In June, Pamela Howard adopted Muse, a blue-eyed, gray-striped, half-Siamese cat who had suffered terrible burns in a previous owner’s neglectful care.
Howard proudly carried Muse home to her Salem condo and lavished attention and affection on him. She says she can’t imagine life without her faithful feline companion, and judging by the aura of contentment I detected during a recent visit, Muse feels the same.
But last month, the adoption agency that handed Howard her beloved cat filed a lawsuit to take him back. There was no allegation that Howard abused or neglected Muse, or harmed him in any way.
But what she had done was take Muse outside to her backyard, on a leash, for less than five minutes, contrary to a contract Howard signed that included an agreement to keep Muse indoors.
Howard refused to give Muse back, and so far it has cost her $3,000 in legal fees.
“I’m his guardian and protector,” she said of Muse. “I could never give him up.”
First, a word about The Odd Cat Sanctuary of Salem, a nonprofit founded and run by Tara Kawczynski. It has found homes for hundreds of cats who would have otherwise been euthanized because of injuries (some caused by abusive owners) or birth defects.
No doubt Kawczynski is a passionate, even zealous, defender of helpless creatures who can’t speak for themselves.
But hauling Howard into court to ask a judge to enforce a contract by ripping a still-recovering cat from its loving owner seems contrary to The Odd Cat Sanctuary’s mission — and defies common sense.
Howard knows, as most cat owners do, that allowing a cat to range freely outdoors cuts its life expectancy in half, due to the risk of infection, predation, and car accidents. Howard understood that she was required to keep Muse indoors.
And she says she did just that — except on Nov. 12. That’s when she and Muse ran into one of her condo neighbors at the building’s back door as she and Muse came up from the basement laundry room. It was a warm, pleasant day, and as Howard and her neighbor chatted, they stepped outside, along with Muse.
“Muse immediately started rolling on his back in the sun, on top of the leash, so I put the leash down and took a quick video with my phone,” said Howard, who showed me how she ran afoul of the adoption agency.
“My happy cat,” she wrote as a title to the snippet of video, which she said she “stupidly” posted on Facebook.
Almost immediately, she received a text message from Kawczynski.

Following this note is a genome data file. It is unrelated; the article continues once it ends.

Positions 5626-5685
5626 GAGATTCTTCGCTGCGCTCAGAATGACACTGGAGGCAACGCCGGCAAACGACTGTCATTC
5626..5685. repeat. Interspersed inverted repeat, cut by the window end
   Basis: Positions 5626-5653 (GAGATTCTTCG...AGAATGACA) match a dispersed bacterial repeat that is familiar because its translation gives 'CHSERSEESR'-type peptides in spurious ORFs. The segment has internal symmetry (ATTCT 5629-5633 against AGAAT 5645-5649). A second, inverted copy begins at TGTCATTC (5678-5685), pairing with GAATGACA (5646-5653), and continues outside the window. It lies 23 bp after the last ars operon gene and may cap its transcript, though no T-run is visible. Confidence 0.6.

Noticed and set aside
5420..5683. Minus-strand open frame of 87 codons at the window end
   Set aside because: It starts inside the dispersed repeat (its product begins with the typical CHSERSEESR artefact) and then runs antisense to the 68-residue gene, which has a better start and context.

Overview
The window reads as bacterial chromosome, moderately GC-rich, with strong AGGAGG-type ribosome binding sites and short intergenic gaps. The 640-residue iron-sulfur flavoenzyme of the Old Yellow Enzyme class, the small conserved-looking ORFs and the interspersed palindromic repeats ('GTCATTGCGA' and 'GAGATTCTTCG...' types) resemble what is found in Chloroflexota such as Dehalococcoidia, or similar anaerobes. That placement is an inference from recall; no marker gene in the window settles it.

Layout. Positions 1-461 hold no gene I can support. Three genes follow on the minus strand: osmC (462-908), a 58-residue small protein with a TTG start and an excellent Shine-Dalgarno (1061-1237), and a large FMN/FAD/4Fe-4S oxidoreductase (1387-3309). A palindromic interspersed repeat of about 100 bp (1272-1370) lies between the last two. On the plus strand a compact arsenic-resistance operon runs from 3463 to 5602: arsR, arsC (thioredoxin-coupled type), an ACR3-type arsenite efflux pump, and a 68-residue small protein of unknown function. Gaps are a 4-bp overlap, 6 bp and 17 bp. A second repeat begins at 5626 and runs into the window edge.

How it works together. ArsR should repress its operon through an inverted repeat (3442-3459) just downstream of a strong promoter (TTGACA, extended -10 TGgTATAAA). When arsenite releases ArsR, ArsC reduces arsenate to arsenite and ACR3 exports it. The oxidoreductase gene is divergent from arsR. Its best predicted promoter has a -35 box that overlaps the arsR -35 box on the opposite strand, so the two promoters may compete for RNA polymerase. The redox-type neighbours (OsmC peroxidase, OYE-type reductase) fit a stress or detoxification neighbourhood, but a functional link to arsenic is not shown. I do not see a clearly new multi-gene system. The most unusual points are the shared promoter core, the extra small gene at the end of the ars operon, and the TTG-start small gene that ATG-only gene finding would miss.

“Hi I just saw a video please tell me you don’t let Muse outside. Having heart palpitations,” it said.
Howard replied: “Hi, I had him out with his collar and leash this morning in my yard. Is that a problem?”
Howard said she wasn’t aware of how restrictive the adoption agency contract was, even though she signed it: “Adopted cats are not to go outside, including on a deck, or on a leash. . . . If you adopt one of our cats and we find out you intentionally let the cat out, we will reclaim our cat.”
Howard said she and Kawczynski had a contentious conversation on the phone after which Kawczynski sent a text message saying, “If you prefer we can go through my lawyer.”
Howard said she called back and apologized to Kawczynski and promised to never take Muse out again, not even for a momentary frolic in the sun.
But two weeks later Howard was notified that she had been named in a lawsuit filed on behalf of Kawczynski by attorney Jeremy Cohen of Beverly.
Kawczynski, through Cohen, declined to be interviewed.
But after the column was posted online, Kawczynski contacted me to ask that I add that she believes Howard allowed Muse outside regularly, saying the fact that Muse rolled on his back outside in the video suggests he had been outside before. Howard denies that and Kawczynski’s lawsuit cites only one occasion — the videoed one — when Muse was allowed outside. Kawczynski also said she filed the lawsuit only out of fear for Muse’s safety.
Cohen quickly obtained a temporary restraining order blocking Howard from selling or giving away her cat — or letting him go outside — none of which she said she had any intention of doing.
Howard said she offered to make a $500 donation to the adoption agency to resolve the matter, but Kawczynski wasn’t interested. She said she offered to go to mediation, but Kawczynski refused.
So Howard found a lawyer and dug into her savings to challenge the adoption agency in court.
The case was heard in Salem District Court on Dec. 19. Cohen asked Judge Emily Karstetter to order Muse returned to Kawczynski, and for Howard to pay for Kawczynski’s legal fees, per the contract.
Fernando Figueroa, Howard’s lawyer, attacked the validity of the adoption contract in his court filings: “An absolute prohibition on allowing a cat outdoors, even under close supervision of its owner, is unreasonable.”
Figueroa also called the contract unreasonable because it made Howard totally responsible for Muse’s welfare, while allowing Kawczynski to “retain a form of ownership.”
Karstetter ruled that she lacked jurisdiction over the matter, but extended the temporary restraining order to give Kawczynski an opportunity to file her lawsuit in Superior Court.
I contacted Cohen after visiting Howard and reading the court filings. He surprised me by saying he hopes to avoid further litigation. In fact, after getting to know Howard, he said, he’s become convinced she is a good, responsible pet owner.
Cohen, who specializes in the protection of animals, said he believes Kawczynski has made her point.
“Tara has a deep passion for protecting cats, even after adoption,” he said. “She promises them protection and I am trying to show her that she has lived up to that promise with Muse and that he is in a good place after all.”
Let’s hope all parties can let this matter drop and get back to the matter at hand: finding loving homes for cats.